Ratter (dog)

From Wikipedia, the free encyclopedia

A ratter is any dog used for catching and killing rats and similar vermin.[1] Specialized rat-catching breeds are found in many countries. A typical ratter is small to medium-sized and has a short and smooth coat, however a wide range of dog breeds and landraces may be used.[2][1][3] The use of ratting dogs is widely considered to be the most environmentally friendly, humane and efficient methods of exterminating rodents.[4][2] Ratting dogs are considered more efficient than domestic cats.[1]


German Ratting Dog published in 1895

Ratting has existed for centuries, especially in Europe.[4][5] The Centers for Disease Control and Prevention list over 20 diseases directly linked to rats, making ratting dogs popular as a way of curbing disease[4] [6][2] Rats are associated with damage to crops and buildings.[7][2] In Medieval times, rat-catchers were employed to curb the spread of disease. Rat-catchers who employed dogs were considerably more successful and rat-catchers with packs of ratting dogs would frequently travel from town to town.[2][5][3]

Many of the first documented ratters were during the mid to late 1800s in the United Kingdom. As the population in London grew, overcrowding and inadequate waste management systems caused the hygiene levels to fall and the use of rat-catchers and their ratting dogs rose in popularity.[4][5][8]

The Guinness Book of World Records lists as the "fastest canine rat catcher" a bull-and-terrier dog named Billy, who killed 100 rats in 5 minutes 30 seconds (average of one rat every 3.3 seconds) at an event in 1825.[9] Guinness also credits Billy with having killed 4000 rats within a 17-hour period (average of one rat every 15.3 seconds) on an unspecified occasion;[9] other sources, including the 1993 edition of Atlas of Dog Breeds of the World, credit him with killing 2501 rats within a 7-hour period (average of one rat every 10 seconds).[10][11][12][13]

During World War I, ratting dogs were used to control rat populations in trenches.[2]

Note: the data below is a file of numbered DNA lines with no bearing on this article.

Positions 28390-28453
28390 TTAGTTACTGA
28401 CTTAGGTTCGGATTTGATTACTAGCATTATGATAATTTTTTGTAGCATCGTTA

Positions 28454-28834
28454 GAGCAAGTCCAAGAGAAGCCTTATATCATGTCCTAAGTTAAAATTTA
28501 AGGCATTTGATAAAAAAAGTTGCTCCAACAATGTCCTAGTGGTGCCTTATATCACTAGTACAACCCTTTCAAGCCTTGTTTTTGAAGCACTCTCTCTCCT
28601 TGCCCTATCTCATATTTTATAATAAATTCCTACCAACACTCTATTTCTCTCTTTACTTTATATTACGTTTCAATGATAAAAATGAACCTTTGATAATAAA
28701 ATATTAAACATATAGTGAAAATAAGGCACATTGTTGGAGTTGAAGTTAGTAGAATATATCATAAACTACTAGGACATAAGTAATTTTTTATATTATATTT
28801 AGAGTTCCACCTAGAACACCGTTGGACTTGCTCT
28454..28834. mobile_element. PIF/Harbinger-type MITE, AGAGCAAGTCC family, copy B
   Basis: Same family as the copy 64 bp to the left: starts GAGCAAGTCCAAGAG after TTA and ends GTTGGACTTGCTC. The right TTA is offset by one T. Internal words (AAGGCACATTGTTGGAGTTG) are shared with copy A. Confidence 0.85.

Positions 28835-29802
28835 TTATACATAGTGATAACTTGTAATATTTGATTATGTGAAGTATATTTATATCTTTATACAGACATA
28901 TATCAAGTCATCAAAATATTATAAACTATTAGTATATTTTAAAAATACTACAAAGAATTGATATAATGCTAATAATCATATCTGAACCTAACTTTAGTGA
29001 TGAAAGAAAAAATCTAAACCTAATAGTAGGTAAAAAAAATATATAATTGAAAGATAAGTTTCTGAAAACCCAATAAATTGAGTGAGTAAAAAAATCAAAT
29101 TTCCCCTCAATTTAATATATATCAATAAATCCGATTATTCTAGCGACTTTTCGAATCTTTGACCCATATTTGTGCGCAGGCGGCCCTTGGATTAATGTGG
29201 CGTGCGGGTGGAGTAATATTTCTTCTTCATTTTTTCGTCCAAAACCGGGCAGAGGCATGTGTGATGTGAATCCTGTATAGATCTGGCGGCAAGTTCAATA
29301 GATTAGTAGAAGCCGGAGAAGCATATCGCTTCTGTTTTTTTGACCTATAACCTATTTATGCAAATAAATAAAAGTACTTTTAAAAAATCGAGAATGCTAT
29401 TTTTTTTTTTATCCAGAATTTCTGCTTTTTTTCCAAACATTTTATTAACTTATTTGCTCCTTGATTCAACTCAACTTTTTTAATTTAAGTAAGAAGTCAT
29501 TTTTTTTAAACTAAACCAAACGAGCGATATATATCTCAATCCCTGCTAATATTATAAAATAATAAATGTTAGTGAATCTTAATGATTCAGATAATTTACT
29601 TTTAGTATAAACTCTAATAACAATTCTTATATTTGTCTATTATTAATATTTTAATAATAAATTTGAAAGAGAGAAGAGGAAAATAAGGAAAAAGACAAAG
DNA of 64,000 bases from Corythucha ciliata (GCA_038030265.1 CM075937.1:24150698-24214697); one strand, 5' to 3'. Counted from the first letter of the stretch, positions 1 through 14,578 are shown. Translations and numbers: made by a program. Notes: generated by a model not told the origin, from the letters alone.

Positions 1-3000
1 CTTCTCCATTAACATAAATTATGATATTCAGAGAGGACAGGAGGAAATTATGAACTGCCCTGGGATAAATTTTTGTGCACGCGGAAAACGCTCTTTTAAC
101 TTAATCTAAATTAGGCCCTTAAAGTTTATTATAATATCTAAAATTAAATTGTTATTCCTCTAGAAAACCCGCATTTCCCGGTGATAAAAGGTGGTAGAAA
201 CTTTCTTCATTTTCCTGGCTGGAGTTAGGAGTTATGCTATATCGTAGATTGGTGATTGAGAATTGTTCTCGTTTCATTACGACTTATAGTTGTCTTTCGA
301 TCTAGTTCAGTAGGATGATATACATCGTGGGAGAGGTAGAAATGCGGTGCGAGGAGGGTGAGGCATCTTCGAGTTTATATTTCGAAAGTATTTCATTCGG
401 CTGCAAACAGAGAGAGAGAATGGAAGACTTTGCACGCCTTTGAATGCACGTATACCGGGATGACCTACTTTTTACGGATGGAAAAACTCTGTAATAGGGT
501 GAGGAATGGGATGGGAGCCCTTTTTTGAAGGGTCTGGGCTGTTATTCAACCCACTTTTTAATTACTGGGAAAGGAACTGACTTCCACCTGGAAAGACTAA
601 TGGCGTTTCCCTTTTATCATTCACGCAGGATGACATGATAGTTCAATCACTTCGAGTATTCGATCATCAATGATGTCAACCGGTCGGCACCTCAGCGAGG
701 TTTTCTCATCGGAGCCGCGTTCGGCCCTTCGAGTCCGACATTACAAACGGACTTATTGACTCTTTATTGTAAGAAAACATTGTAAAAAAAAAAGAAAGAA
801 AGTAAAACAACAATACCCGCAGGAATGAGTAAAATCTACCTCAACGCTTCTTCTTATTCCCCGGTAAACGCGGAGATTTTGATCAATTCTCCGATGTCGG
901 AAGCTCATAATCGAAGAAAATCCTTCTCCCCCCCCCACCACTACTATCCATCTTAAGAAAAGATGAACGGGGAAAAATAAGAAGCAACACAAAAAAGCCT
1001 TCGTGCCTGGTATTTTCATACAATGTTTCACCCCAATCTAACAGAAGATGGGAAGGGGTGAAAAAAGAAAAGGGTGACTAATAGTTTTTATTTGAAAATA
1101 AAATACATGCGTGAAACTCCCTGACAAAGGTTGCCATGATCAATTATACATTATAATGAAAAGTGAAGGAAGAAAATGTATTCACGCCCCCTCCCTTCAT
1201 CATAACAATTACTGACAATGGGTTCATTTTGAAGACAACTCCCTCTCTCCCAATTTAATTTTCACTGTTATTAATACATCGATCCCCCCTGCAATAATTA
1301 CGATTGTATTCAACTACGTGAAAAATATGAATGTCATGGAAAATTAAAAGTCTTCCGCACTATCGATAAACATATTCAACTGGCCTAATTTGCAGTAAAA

The use of ratting dogs is increasing again in many areas as rats have developed an immunity to rat poisons.[14][15] Ryders Alley Trencher-fed Society (R.A.T.S.) is a New York City group founded in the 1990s[16] that conducts organized rat hunting with dogs. The group was named by founding member Richard Reynolds after Ryders Alley in Manhattan, which was once rat infested, and the trencher-fed pack assembled to hunt.[17][18][19] The group often hunts in Lower Manhattan locations like Theatre Alley where garbage is accessible to vermin.[20][21]


Rat-baiting in 1873

Rat-baiting is a blood sport that involves releasing captured rats in an enclosed space with spectators betting on how long a dog, usually a terrier, takes to kill the rats. It is now illegal in most countries.

An earthdog trial tests the working ability and instinct of the small, often short-legged terriers or Dachshunds. Earthdog trials involve man-made tunnels that the dogs must navigate, while scenting a rat, "the quarry". The dog must follow the scent to the quarry and then "work" the quarry. Depending on the sanctioning organization, "working" means barking, scratching, staring, pawing, digging; any active behavior. The quarry is protected at all times by wooden bars across the end of the tunnel. The hunting encounter is controlled, and neither the dog nor the quarry (usually two rats) are endangered by the activity.[22][23]

Barn Hunt is the competitive sport of finding rats hidden within hay bales. Tame rats are placed in a hard tube to prevent injury and hidden in hay bales while the dogs find them.[24]

Ratter breeds[edit]

Among the many breeds used for ratting are several terriers, various pinschers and schnauzers, and the ratonero breeds of Spain. Rat-catchers will also use cross-breed dogs to catch rats. including lurchers and pointer crosses.[3]

Terriers and Feists[edit]

A terrier is a dog of any one of many breeds or landraces of the terrier type, which are typically small, wiry, game, and fearless.[25] A feist is a small hunting dog crossed with a terrier, developed in the rural South by breeders for hunting small game and eliminating vermin.[26] Terrier and feists commonly used as ratters include:


Ratting Dog in Basque country

There are five regional breeds of ratonero or ratter in Spain:

Pinschers and Schnauzers[edit]

Many dogs of pinscher and schnauzer type were traditionally used to catch rats; modern breeds derived from those include:



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